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Author Topic: Different length needles on supposedly same length rollers  (Read 3107 times)


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Different length needles on supposedly same length rollers
« on: March 26, 2011, 11:11:27 PM »
Hi guys—

I recently ordered from Sarah's site

1- narrow 1.5mm

1- normal 1.5mm

1- normal 2.0mm

However, the needle length on the 1.5mm is not matching the needle length on the other normal width 1.5mm. Additionally there is a color difference between the needles of the 1.5mm and the 2.0mm. As marked, the 1.5mm is steel or steel colored and the 2.0mm is the bronze color. However, when I compare the needle length of the two they seem almost to be exactly the same length. I am confused and am worried that somehow something got mismarked and now am scared to roll because I don't want to be using a 2.0mm on my face. The 1.5mm narrow that I have has needles that are significantly shorter than both the 1.5mm and the 2.0mm. But maybe I am missing something....


  • Guest
Different length needles on supposedly same length rollers
« Reply #1 on: March 26, 2011, 11:21:36 PM »
Ok, I have looked longer and I am pretty certain that the

normal 1.5mm

and normal 2.0mm

have exactly the same needle length and differ only in needle color (silver vs. bronze)

the one labled 1.5mm narrow has significantly shorter needles, perhaps .5mm shorter...

has anyone else found this? is there something in the mechanics of this all where the perceived needle length is not important?


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Different length needles on supposedly same length rollers
« Reply #2 on: March 27, 2011, 07:30:07 AM »
Hi Turtle,

We have recently switched supplier and are slowly transitioning to the new rollers so it is possible that the needle color is different, but needle length should not significantly differ.

However, when comparing just by looking at the needles the needle length of a narrow and a full-width roller, the needles on the narrow-head roller will seem to have a different length, relatively speaking, to the roller head. The only reliable method of establishing needle length is to do an actual measurement with a caliper. However this is not possible to do accurately because the other needles are in the way.

Especially because the difference of 0.5 mm is so small that when you compare them purely visually, you'll perceive a big difference if you don't use the same-width rollers.

We work with different suppliers. The dermastamp, the narrow and wide rollers all come from different factories, and we are phasing out the old model narrow rollers with new models - again from a different factory. The 2 mm rollers are also from a different factory. The reason for this is that some factories do not produce the entire range of products we have on offer. We order our rollers in bulk (500 at a time per needle length) but some factories simply don't have the moulds for narrow rollers for example.

If you think something is wrong with your roller though, if you think a roller clearly has too long or too short needles for example, we may simply have sent you the wrong roller or the factory may have made a packing mistake. In that case we'll send you a replacement free of charge.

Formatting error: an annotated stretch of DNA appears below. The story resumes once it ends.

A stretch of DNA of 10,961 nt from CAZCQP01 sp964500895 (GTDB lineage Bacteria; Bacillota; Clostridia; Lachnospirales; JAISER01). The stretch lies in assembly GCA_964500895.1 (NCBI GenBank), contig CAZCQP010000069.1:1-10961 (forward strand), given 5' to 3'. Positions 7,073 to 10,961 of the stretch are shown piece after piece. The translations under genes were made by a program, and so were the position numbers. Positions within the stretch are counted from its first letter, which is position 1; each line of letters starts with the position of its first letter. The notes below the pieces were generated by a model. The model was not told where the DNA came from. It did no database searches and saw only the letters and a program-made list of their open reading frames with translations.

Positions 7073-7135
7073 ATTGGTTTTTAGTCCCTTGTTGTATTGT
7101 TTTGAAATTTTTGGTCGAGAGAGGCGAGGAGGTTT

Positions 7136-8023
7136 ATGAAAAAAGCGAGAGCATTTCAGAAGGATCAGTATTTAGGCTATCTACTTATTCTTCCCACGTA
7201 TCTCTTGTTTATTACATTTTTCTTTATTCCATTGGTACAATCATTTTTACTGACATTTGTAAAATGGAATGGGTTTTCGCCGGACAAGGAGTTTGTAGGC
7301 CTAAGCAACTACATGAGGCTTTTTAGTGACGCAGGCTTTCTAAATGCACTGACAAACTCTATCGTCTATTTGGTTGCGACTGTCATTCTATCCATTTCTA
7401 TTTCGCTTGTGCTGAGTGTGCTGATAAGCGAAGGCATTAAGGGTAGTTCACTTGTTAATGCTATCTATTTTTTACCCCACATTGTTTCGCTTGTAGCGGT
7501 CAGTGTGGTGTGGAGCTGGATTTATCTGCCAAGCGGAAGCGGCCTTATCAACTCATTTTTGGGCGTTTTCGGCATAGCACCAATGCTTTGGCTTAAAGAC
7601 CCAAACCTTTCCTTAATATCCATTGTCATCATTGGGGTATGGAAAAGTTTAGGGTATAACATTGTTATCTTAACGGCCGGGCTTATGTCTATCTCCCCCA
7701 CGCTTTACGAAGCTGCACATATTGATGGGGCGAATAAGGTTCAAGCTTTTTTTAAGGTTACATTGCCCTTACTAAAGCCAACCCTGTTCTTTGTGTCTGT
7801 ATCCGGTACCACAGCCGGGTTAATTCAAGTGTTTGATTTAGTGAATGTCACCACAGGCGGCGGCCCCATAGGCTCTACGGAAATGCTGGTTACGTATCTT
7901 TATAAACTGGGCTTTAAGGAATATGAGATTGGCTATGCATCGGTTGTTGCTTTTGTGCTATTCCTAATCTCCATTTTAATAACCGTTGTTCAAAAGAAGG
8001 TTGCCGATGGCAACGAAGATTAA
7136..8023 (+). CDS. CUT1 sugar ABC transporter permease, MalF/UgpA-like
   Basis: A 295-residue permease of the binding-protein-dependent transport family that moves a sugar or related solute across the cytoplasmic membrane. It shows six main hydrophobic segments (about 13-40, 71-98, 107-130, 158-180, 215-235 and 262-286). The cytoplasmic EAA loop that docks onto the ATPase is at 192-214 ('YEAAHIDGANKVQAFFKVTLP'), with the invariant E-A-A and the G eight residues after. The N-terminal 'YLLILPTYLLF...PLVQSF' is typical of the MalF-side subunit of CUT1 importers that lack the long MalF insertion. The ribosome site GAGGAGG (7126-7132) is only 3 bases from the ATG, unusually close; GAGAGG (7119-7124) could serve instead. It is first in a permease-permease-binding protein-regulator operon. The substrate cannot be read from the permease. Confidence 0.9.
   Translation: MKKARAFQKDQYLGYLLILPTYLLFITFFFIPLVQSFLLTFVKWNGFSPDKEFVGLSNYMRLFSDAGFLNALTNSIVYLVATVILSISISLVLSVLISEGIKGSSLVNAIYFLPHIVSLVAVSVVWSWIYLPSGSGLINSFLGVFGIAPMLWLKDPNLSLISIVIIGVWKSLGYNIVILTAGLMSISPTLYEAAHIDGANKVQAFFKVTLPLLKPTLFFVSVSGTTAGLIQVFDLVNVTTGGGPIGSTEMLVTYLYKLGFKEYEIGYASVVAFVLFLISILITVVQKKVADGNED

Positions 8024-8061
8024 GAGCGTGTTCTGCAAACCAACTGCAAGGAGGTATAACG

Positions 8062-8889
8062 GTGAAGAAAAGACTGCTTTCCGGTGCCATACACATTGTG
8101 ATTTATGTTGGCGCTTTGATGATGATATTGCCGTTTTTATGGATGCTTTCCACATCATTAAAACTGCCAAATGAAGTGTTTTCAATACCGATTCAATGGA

If you notice something really wrong with a roller, we appreciate a sharp, well-lighted closeup photo so that we can forward it to the factory for quality control. But I think that when you have a 1.5 mm roller from factory A and a 2 mm roller from factory B, that in some cases it could be possible that factory A gives you a 1.65 mm roller and factory B gives you a 1.85 mm roller and they look almost the same to the naked eye. In case of doubt, we'll issue a refund or send a replacement if you're not happy with a roller - no need to send us a picture.

Needle length is not too critical. Firstly, everyone has a different skin thickness, and skin thickness varies greatly depending on what part of the body it covers. Secondly, needle penetration depends on several factors: How hard you push (our rule of thumb is that on average, needles penetrate 0.3 mm less into the skin than the actual needle length), skin thickness, speed of rolling (a fast roll penetrates a bit less deep than a slow roll). Therefore, needle length is not critical. How it works is that you judge all those factors (skin thickness, needle length and what you are trying to achieve on the skin) and then you decide what pressure to apply to the roller. A few tenths of mm more or less are not going to matter.

Dermarolling is not an exact science yet and internally (plastic surgeons, dermatologists) we only talk about "short, medium and long needles"). It doesn't matter too much how long the needles are, as long as they are not too short not to reach the dermis, and not too long to come out too far at the other end of the dermis. Short needles cause no significant collagen induction, in spite of what some self-appointed "experts" (White Lotus) claim online. Vegan philosophies are no substitution for digging into the medical dermatological literature. "Medium" needles do reach the dermis. And long needles also do, but the real experts (the patent holders on the original Dermaroller(tm) for example) say that the really long needles (3 mm and above) have no added value and are risky. They are more of a way for plastic surgeons to persuade their clients not to homeroll because it looks as if the bloody method is somehow more "rigorously medical" and therefore more effective and hence worth the thousands of dollars they charge for such procedures in a clinical setting.

Again, if you think you've received a mislabeled roller - that has happened before and we're more than happy to send you a replacement!
My comments should not be considered medical advice.

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